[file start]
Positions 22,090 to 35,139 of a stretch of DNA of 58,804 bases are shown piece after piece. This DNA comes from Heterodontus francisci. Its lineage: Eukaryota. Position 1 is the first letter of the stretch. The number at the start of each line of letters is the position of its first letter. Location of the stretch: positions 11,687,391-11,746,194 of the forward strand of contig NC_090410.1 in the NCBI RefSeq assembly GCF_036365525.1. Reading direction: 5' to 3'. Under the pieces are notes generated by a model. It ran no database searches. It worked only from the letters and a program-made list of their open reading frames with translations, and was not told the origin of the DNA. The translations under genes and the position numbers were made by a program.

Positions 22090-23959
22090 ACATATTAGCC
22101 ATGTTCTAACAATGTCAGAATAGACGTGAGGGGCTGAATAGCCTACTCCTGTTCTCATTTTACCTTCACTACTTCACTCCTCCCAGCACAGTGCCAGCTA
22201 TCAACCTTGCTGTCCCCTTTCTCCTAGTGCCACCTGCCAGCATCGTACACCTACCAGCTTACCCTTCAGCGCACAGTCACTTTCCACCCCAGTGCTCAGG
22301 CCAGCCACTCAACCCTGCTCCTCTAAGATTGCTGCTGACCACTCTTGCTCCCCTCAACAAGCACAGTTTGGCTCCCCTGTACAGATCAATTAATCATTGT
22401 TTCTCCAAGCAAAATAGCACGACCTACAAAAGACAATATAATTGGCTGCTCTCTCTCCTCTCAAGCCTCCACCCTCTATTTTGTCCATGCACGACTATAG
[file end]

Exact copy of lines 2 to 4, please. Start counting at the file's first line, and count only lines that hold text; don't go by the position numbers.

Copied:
Positions 22090-23959
22090 ACATATTAGCC
22101 ATGTTCTAACAATGTCAGAATAGACGTGAGGGGCTGAATAGCCTACTCCTGTTCTCATTTTACCTTCACTACTTCACTCCTCCCAGCACAGTGCCAGCTA